A man was attending a seminar and at the end of the day he went into his hotel’s bar to relax with a drink. He sat down, placed his order and pulled out his notes from several of the sessions that he thought were most helpful. As he sat there reviewing these a very attractive young lady sat down at the bar several seats away from him.
He couldn’t help notice her as she was truly stunning, very well-dressed and seemed to have an outgoing personality. Much as he tried to keep his mind on the seminar material he found her too distracting. So he put away his paperwork and moved to take a seat next to her, asking her if she minded if he joined her.
“Not at all,” she said.
So they introduced themselves and began chatting. This young lady was not only bright but she was a brilliant conversationalist and the man realized how much he enjoyed her company and how much he desired her beauty.
After he had purchased several rounds for both of them he finally got up the pluck to ask her the question that was foremost on his mind.
“I hope you won’t be offended,” he said, “But if I were to offer you ten thousand dollars would you sleep with me?”
He waited for her reaction, half expecting to have her throw her drink in his face. But instead, she paused and said, “Why, yes I would.”
“Well, would you sleep with me if I only offered you twenty dollars?”
The young woman looked very offended and said, “What kind of a girl do you think I am?”
The man replied, “Well, we’ve already established that. Now we’re just negotiating the price.”
Although the intensity of conversation on the subject of Wall Street and banking abuses has died down in recent weeks, there are many of us who feel that financiers who make huge salaries are being overpaid and are taking risks that threaten the collapse of our financial system. Perhaps there is some truth to those statements.
As our story illustrates, with few exceptions, everyone has a price. And when the prize is the potential of earning billions of dollars, there is no question that even those of us of the highest morality might find the temptation too great to resist. In part that explains the demise of Lehman Brothers and MF Global – among many who have fallen by the wayside.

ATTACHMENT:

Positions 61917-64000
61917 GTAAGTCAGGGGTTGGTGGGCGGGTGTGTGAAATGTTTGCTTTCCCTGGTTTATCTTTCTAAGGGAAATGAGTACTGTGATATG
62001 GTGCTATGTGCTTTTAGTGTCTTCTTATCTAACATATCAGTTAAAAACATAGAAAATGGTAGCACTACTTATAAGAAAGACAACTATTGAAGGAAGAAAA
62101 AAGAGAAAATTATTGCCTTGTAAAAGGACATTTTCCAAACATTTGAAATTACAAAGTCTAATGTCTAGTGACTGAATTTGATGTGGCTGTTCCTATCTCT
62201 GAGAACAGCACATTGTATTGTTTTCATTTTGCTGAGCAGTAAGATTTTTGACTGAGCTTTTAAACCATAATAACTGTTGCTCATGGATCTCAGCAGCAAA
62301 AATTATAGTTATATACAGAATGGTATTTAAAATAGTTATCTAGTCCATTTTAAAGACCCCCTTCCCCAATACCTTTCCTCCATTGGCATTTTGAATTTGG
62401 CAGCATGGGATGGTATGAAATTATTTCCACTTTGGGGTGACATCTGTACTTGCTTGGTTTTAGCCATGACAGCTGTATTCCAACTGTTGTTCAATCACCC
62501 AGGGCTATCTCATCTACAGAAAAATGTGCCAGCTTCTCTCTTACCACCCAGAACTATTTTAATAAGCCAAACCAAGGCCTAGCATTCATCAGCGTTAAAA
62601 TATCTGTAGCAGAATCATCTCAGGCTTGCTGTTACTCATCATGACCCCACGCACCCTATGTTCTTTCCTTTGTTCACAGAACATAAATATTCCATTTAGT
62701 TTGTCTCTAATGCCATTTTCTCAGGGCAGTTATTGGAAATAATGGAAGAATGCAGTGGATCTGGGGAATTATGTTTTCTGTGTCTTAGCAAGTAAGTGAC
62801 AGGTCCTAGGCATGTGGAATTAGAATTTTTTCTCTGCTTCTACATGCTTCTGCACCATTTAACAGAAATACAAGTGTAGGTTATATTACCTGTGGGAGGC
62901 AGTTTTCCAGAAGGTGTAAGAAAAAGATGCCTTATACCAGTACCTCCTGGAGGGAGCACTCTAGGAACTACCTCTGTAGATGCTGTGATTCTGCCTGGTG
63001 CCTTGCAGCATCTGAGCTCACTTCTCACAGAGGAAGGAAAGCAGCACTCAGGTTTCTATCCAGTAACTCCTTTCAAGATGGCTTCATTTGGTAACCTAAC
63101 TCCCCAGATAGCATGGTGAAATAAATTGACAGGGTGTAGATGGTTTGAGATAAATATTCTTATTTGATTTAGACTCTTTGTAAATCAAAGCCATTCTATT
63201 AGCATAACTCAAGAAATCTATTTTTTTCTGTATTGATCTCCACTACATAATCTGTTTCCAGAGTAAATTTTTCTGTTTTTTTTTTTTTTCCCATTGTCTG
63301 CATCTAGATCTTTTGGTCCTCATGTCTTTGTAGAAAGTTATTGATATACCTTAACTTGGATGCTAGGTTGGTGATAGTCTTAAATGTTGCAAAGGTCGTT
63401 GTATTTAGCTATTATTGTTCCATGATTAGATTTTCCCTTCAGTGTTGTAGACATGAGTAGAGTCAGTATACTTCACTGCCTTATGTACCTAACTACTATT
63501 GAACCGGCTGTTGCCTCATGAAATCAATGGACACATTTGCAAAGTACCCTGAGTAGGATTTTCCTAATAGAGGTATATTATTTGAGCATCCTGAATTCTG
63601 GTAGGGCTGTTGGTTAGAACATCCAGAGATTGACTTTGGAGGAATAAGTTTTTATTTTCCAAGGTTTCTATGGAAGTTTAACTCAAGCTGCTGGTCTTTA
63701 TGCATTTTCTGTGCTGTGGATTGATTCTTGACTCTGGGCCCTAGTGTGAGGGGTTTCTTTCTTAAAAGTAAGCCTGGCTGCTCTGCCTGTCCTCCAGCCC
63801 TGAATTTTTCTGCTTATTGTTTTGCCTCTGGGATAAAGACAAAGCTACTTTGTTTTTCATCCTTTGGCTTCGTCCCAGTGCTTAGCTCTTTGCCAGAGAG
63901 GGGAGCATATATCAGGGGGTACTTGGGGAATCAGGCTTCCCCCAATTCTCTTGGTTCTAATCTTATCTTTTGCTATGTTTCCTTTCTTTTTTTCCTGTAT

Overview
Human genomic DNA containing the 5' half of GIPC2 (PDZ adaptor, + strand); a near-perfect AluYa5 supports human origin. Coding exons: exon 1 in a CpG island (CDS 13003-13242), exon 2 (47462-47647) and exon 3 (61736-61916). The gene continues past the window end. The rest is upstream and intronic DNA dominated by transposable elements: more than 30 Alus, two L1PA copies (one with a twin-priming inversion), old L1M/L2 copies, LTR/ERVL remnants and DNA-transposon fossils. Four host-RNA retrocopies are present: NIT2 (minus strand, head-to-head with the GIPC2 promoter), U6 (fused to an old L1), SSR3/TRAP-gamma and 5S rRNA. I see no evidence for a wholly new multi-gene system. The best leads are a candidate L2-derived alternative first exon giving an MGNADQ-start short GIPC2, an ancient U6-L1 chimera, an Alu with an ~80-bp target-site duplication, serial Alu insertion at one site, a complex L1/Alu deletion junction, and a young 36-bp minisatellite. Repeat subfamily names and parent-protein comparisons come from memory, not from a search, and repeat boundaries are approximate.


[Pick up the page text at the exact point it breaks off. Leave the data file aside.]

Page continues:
Although I in no way mean to serve as an apologist for the business of banking, I would say, in their defense, that making money is the sole objective of their business. But if they do that in an irresponsible way that threatens the well-being and security of the rest of us, it is not only our right but our duty to object.
Speaking of finance, there is another industry which is playing its part in contributing to our outstanding and rising deficits which also threaten our well-being. That is the business of healthcare.
Now I realize that most of us have a view of our doctors as trained specialists who have spent years learning their craft. We see them as being charitable good-doers who want nothing more than to see all of us whole and well. And, of course, there are many in this profession whose focus is exactly that. They run clinics for the poor and survive through small contributions. God bless them. They are true beacons of light who have taken the meaning of their oath seriously and are living it daily.
But if our healthcare system depended solely on these charitable souls, the line to get in to see your doctor would extend across the country. No, most of us depend on the dispensation of our medical services from practitioners who have a dual mandate – to take care of the sick and to make a profit doing it. Unless we all suddenly start receiving Manna from Heaven, each of us has to do something to pay our way through life – a practice which we call “earning a living.”